Tuesday, December 18, 2007

CSI: Anchorage

Parts of my Saturday-night crash
were bothering me. I needed to know
the cause, and figure out why I couldn't
remember falling, or making my way
up a bluff and to a road.
So I decided to do my own little
Crash Scene Investigation.

I always dreamed of being a detective.
Let's take a look at the evidence, shall we?
First, I found what my post-crash
tread track (above), then
followed it back to the scene.
That's where I found a shallow
drainage channel (foreground)
that's difficult to see in low-light conditions
—especially if you happen to be looking
beyond it to a much larger channel
that's somewhat visible in background
of the photo below.
The smaller channel is where I found
my impact site. See that fat Endomorph
track in the foreground? See how it runs
smack into that freshly exposed
ledge of frozen, bike-stopping silt?
Just above the silt is where I
pulled myself to my feet and
staggered around while making
cell-phone calls and climbing back
on my bike.

That's where
the ol' memory switch somehow clicked
to the "off" position. The
next 15 minutes are pretty much gone.
Exhibit A: The silt ledge and the
icy imprint that my pant legs
left on the snow as I tried
to get up. (Sorry, ghouls, but my
droplets of blood seem to have
disappeared, so no photos for you sickos.)
Exhibit B: The snow-covered channel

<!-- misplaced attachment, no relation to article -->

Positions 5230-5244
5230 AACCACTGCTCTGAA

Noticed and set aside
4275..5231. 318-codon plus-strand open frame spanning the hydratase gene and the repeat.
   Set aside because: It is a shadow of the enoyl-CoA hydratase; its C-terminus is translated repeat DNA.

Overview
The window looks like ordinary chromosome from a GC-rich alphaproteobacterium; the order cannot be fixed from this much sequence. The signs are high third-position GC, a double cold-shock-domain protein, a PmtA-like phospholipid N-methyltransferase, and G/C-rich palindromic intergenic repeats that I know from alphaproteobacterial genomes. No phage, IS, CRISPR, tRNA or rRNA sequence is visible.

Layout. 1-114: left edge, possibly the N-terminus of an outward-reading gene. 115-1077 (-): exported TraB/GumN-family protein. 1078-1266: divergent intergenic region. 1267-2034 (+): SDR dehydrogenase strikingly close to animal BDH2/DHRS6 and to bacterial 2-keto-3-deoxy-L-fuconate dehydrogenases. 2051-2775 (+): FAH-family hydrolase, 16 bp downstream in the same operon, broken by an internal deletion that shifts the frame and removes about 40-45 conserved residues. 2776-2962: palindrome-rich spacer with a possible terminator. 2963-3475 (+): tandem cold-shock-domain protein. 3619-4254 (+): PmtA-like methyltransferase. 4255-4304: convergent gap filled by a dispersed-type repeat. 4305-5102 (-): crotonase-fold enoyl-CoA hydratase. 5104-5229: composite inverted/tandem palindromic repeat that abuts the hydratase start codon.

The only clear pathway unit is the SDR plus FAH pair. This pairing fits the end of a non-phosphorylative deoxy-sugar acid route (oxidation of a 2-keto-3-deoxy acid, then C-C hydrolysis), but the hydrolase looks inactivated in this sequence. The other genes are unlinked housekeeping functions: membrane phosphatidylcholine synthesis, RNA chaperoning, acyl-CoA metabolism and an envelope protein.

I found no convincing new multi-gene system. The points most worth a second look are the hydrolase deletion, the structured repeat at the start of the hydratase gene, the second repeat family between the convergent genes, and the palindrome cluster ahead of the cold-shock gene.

from the opposite side.
See a pattern here? Yeah, I thought
you would. Other riders have
been going around it, but some dumbass
left that big, fat Endomorph track
leading right into it.

The obvious verdict: I screwed up
by riding too fast in bad light. The
coastal flats are full of hazards
not typically seen in other
parts of town, and I temporarily
forgot that. I got blissed-out
and started riding too fast.

I paid big, landing on my chin and jaw,
which my friend Heather
has since explained is a bad way
to fall if you want your
brain to have a shock absorber.

She happens to be an expert
on brain injuries and
called my memory lapse
"post-traumatic anterograde amnesia ...
one of the best indicators of concussion."

That's a fancy way
for a mountain biker with
a PhD to say, "Dude, you're
brain-damaged and I am going
to have sooo much fun with this."


Anonymous said...

Hey Tim,
Blissed out is good no matter the out come. Could have been worse,it could have happened while you were doing something you hated.


Tim said...

That's true. I'd rather bash my noggin on a bike ride than bounce it off my desk while falling down at work.

Eric said...

So Tim, I take it your brain hasnt swollen and you dident die. Thats great news!

Jeff Moser said...

After my wife crashed, we went back and visited the crash scene to reconstruct what happened. She had a memory lapse too, and was even unconscious for a period of time.

Even several weeks later, there was still a lot of evidence of activity on the sides of the singletrack. We didn't have time to do much re-enactment at the time of the crash; we only focused on getting her to the ER. It was almost like part of the healing process to go check it out, and ride that section again!

Anonymous said...

I honestly feel bad that I did not turn around and go back.I thought you were just taking more pics. of the sunset.When I realized something may be wrong I had Manny give you a ring.
Maybe we should make a rule that we not leave people alone on these social rides, at least this time of the year.If you actually lost time you may have done something that could have put you in more jepordy who knows.